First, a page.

THE FLYING ELEPHANT
The core idea of mythological animals is to bring together lofty goals to embellish our lives and guide us towards excellence, writes SUDHAMAHI REGUNATHAN
The desire to excel in every aspect of human life is as old as life itself. All our ancient texts are evidence to that. Whether it is the famous lines, ‘Lead me from darkness to light, from falsehood to truth, and from the fear of death to the knowledge of immortality’, from the Brihadaranyak Upanishad, or the even older lines yearning to be of one mind without discord, as mentioned in the Rig Ved, the aspiration has always been lofty.
Parrot And Hans
Ram was described by Valmiki as being as forgiving as the earth and as dignified as the mountains. Birds and animals also became ideals for human aspirations. An endearing example is that of the parrot, the image of which is woven into the bridal saris by the mother of the bride. The parrot is said to visit only beautiful spots where there are plenty of fruits; so the mother wishes her daughter lives in a house of abundance and beauty. The hans is another common motif ornamenting saris and even temple doorways. It is believed to have the ability to separate milk from water, symbolising that it is endowed with the wisdom of discernment and represents the pure soul which is full of wisdom.
The elephant was highly revered for its majestic appearance, its incredible memory, its usefulness in battle and the fact that it does not kill to feed itself. Human genius added wings to this creature so that an element of the divine was introduced. The flying elephant is a mythological creation of many cultures. So too the horse. The flying horse, known variously in different cultures as Uchchaishravas, Pegasus, Al-Buraq, or Devadatta holds the same idea. By adding wings, the speed and power of the horse gained sacred connections and thus was celebrated.
Then came animals which were a combination, like the shardula. There is a school of thought that perhaps animals like the shardula did exist. The shardula has been translated as the lion or the tiger, but iconographically it seems to be a combination of the lion and another animal or bird, which could be a horse or an elephant and so on. Sita mentions it in Valmiki Ramayan as one of the frightening beings that roamed the forest. In common parlance, the shardula has come to symbolise the resplendent, the most powerful, and the best among creatures.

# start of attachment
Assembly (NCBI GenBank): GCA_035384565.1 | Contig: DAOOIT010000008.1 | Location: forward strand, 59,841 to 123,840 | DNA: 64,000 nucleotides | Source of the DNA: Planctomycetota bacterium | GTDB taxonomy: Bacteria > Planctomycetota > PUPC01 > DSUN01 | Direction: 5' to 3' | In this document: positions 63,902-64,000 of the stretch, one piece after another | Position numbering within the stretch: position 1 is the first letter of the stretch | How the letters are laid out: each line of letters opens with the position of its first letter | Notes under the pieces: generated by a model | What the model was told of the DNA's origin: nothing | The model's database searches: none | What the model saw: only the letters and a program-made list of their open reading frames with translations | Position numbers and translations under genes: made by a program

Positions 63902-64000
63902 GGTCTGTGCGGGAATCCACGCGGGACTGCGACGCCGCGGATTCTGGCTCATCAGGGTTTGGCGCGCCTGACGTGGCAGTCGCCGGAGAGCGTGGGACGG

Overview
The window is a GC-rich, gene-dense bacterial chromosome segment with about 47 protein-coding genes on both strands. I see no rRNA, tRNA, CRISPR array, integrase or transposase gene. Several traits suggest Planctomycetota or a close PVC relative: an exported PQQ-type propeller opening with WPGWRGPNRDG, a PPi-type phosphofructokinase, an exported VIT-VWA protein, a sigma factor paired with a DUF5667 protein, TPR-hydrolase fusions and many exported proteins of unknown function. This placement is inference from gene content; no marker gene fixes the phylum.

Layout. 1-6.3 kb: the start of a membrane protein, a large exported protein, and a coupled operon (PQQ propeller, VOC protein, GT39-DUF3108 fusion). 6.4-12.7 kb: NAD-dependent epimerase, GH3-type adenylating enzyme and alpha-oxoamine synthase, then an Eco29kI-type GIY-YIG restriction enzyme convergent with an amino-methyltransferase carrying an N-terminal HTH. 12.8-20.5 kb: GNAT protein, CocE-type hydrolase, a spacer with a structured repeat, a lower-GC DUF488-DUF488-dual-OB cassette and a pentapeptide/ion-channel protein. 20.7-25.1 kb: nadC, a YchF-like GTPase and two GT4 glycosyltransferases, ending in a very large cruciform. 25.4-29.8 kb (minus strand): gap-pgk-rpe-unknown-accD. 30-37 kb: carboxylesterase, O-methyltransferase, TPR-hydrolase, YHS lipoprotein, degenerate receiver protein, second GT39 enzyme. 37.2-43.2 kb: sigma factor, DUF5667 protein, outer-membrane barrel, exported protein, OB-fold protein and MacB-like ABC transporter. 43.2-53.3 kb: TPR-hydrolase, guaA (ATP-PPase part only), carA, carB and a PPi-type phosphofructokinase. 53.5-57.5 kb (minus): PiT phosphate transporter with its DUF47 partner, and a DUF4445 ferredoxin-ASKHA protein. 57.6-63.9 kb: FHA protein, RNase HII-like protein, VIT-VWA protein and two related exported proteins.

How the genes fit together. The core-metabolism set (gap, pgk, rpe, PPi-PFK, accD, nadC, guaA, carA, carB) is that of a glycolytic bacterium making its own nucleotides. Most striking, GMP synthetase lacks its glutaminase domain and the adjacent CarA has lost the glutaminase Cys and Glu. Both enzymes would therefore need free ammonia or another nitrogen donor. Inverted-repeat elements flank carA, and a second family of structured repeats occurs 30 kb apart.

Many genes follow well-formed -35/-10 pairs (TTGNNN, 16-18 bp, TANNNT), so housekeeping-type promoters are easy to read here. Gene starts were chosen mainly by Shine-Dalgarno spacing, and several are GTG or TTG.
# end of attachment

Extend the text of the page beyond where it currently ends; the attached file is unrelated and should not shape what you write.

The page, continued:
The power to create was now in the hands of the people. The makara is another fascinating animal, as far as our knowledge goes, mythical. It comes with the body of a fish, the trunk of an elephant, the feet of a lion, the eyes of a monkey, the ears of a pig and the tail of a peacock. An aquatic animal, it is considered auspicious as it has beauty and prowess of every kind. Therefore, it ornaments many temples.
The navagunjara comes with a story. It is said that Arjun was meditating when a creature appeared before him. It had the face of a rooster. It had one foot raised like a human arm holding a lotus in its hand. The other three feet belong to an elephant, a tiger and a horse. Furthermore, it had the neck of a peacock, hump of a bull, waist of a lion and its tail was a serpent. Arjun prepared to attack it but realised it was the vishwaroop, unified divine form of Krishn.
There are many more such animals. Stories only add to the imagery, but the core idea of mythological animals is to bring together lofty goals to embellish human life and guide it towards excellence. To learn from everyone, to highlight the best in different creations and, therefore, respect all is the way to progress. Asti sanghe shakti — indeed, there is power in togetherness. ■
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